As I mentioned in the last post, I recently upgraded my 6x9 folder to a Voigtlander Bessa II, one with a Color-Heliar 105mm f/3.5 lens. This is pretty much the most premium folder that Voigtlander made, save for the exceedingly rare and ridiculously expensive Bessa II with a 105mm f/4.5 APO-Lanthar. The APO Lanthar is, from what I understand, a Heliar design as well but with the apochromatic correction through the use of lanthanum glass (which is radioactive, by the way).
I own a 150mm (or 15cm) APO-Lanthar and it is indeed a fabulous lens. I use it on 4x5. I think the Heliar design itself has a justified status, and the apochromatic version is just icing on the cake.
Anyway, I showed some color photographs last time, but I did some more exacting shooting last week using PanF+ film to check out the camera more thoroughly. For the curious, I developed the film in Rodinal 1:50 for 14 minutes. PanF+ really sings in Rodinal in my opinion.
First, the good - the camera is extremely small, especially folded, and just like any of the Bessa models, is probably one of the best cameras out there in terms of negative size compared to size/weight of the camera. The Bessa II, compared to my Bessa RF, is a bit bigger and chunkier, both in the thickness and overall size of the camera. The slight increase of size doesn't bother me at all, but I do miss the additional tripod mounting hole in the Bessa RF, which was strangely omitted on the II (however, the Bessa RF ships with a 3/8" mount, rather than 1/4," which is annoying).
Also in comparison to the Bessa RF, the single combined viewfinder/rangefinder is so much nicer to shoot with compared to the RF model. But it's not all good. The viewfinder eyepiece is very small and squinty, especially compared to some nicer RF cameras out there such as a Leica. I can also compare it to the much larger Linhof Technika 70, which has a massive viewfinder and gorgeous rangefinder - much superior, but at the expense of being probably 10x the size and weight of the Bessa.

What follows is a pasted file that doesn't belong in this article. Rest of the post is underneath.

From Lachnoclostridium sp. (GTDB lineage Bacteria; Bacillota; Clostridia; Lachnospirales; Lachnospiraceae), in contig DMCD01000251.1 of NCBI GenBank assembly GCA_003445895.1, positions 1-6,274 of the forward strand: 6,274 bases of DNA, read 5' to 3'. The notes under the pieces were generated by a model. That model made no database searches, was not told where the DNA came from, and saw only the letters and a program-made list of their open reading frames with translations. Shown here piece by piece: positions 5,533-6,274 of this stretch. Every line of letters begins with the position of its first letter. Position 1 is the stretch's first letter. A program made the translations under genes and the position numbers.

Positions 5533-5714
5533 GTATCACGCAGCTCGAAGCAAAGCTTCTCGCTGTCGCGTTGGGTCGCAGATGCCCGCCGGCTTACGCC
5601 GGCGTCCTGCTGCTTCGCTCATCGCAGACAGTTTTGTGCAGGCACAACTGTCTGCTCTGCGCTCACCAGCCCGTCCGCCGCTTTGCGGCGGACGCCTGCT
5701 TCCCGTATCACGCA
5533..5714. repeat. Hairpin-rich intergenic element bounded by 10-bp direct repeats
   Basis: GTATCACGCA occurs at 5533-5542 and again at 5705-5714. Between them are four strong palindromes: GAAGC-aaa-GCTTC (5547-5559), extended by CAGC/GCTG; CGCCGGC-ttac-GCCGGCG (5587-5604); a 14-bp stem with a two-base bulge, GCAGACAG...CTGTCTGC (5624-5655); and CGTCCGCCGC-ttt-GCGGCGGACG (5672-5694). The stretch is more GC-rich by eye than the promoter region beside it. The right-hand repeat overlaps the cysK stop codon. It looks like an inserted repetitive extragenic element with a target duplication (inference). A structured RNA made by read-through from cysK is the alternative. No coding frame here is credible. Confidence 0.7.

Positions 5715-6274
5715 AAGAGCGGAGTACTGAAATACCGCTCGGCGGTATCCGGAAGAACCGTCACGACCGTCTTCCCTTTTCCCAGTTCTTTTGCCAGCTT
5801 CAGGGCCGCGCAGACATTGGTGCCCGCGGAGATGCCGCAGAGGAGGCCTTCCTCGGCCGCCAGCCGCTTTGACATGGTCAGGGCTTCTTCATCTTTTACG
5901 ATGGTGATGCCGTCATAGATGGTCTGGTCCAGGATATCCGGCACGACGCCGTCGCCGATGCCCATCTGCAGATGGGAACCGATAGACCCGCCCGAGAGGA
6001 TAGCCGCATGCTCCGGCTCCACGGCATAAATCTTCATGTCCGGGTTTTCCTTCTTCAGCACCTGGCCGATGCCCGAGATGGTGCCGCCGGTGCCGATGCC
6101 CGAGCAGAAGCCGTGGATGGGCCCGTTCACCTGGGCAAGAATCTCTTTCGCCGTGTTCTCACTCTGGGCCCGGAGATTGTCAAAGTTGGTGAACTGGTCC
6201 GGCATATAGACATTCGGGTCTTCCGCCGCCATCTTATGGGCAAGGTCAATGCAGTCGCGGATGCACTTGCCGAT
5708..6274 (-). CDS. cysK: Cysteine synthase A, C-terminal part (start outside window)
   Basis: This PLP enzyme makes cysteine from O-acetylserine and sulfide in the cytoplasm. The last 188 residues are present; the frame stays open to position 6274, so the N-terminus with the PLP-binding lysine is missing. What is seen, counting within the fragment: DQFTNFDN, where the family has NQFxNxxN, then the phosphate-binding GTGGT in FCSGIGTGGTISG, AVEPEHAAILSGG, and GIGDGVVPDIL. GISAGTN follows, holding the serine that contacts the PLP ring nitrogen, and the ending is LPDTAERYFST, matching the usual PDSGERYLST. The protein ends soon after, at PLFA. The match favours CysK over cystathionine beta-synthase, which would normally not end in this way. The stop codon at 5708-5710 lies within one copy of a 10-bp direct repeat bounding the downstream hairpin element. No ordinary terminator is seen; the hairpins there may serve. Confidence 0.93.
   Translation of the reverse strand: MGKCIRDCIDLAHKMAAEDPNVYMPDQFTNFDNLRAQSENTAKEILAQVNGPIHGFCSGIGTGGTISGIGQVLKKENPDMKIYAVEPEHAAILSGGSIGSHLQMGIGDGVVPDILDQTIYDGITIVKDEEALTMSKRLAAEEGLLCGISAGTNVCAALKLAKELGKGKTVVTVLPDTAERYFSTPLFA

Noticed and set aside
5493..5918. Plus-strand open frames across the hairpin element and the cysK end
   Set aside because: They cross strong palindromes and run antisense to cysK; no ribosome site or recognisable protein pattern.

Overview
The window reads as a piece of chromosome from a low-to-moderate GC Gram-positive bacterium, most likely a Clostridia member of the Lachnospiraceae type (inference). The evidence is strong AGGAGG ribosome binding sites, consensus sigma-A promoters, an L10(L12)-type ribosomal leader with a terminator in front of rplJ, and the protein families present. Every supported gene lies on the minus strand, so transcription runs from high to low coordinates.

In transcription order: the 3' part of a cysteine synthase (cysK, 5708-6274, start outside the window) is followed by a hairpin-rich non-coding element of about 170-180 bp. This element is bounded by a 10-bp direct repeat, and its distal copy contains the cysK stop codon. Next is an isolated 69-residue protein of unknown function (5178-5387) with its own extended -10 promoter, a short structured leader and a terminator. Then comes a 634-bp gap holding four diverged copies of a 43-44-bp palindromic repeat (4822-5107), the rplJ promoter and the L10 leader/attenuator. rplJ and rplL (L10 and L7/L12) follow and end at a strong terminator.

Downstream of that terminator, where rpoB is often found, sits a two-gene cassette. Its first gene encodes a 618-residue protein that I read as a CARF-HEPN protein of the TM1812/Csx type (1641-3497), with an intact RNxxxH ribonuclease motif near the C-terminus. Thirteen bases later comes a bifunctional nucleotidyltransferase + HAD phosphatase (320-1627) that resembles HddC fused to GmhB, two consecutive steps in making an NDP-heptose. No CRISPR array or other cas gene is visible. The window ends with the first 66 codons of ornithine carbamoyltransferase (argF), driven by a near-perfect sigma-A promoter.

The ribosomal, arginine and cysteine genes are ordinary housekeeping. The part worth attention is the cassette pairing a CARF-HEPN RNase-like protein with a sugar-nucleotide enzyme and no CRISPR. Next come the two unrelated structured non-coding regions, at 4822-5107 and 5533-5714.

Now the bad. If you read about the Bessa folders on the internet, you'll find a lot of people saying the struts aren't sturdy and the lens will generally be cocked slightly left or right, causing focus shift from one side of the photo to the other. My old Bessa RF did not have this problem at all. However, in contrast, this Bessa II seems to have a very, very slight focus shift problem from left to right. It seems to focus slightly farther away to the right side of the image. However my more exacting test with PanF+ ended up being really inconclusive on this so I could be wrong, but nevertheless, I definitely saw a bit of shift in some photos, so it might be that or possibly film slack with such a large negative. Another possible problem is the rangefinder calibration, despite just having had a CLA.
Speaking of negative size, one quirk of the Bessa folders is their negative size. Nominal 6x9 negatives aren't really 6x9 centimeters. Generally, 120 cameras shoot 56mm on the side perpendicular to the film roll, and the other side varies depending on the format (6x4.5, 6x6, 6x7, 6x8, 6x8, 6x12, etc.). A true 3:2 ratio, with the short side being 56mm, should be 84mm on the long side. Instead, the Bessa is just about a full 90mm on the long side. So it ends up being a very panoramic-looking format, even with just an extra 6mm on that side. So I generally have cropped a bit of that side when shooting verticals, as I did above on these two images.
As you can see in the picture above, the Heliar lens does have gorgeous out-of-focus rendering (bokeh). This was shot at f/4. If that is your thing, this is a great camera/lens. Especially for portraiture, which is one reason I think I will use this camera more as a people/travel camera than landscapes. The other reason being that I do think this lens is as suited for landscape work as some of my other cameras, with the fixed 105mm lens - at least in my style of shooting anyway. It's a bit too long of a lens. A 50mm or 65mm lens would be nice. A modern Bessa III W (wide) with a 55mm lens - actually made by Fuji - is available, but it's only 6x7, doesn't fold, and is also really expensive. I don't consider that camera being in the same "style" or heritage as the Bessa II personally.
But speaking of the lens, it is also lower contrast than most of my lenses, even though it is coated and a bit more modern than even the older Skopar on the Bessa RF. Again, this might be really suited to portraiture.
All-in-all, I think I need more time with this camera to learn its quirks and strengths. As a travel camera, the huge negative but small camera can't be beat. I think after learning its quirks, I will enjoy it.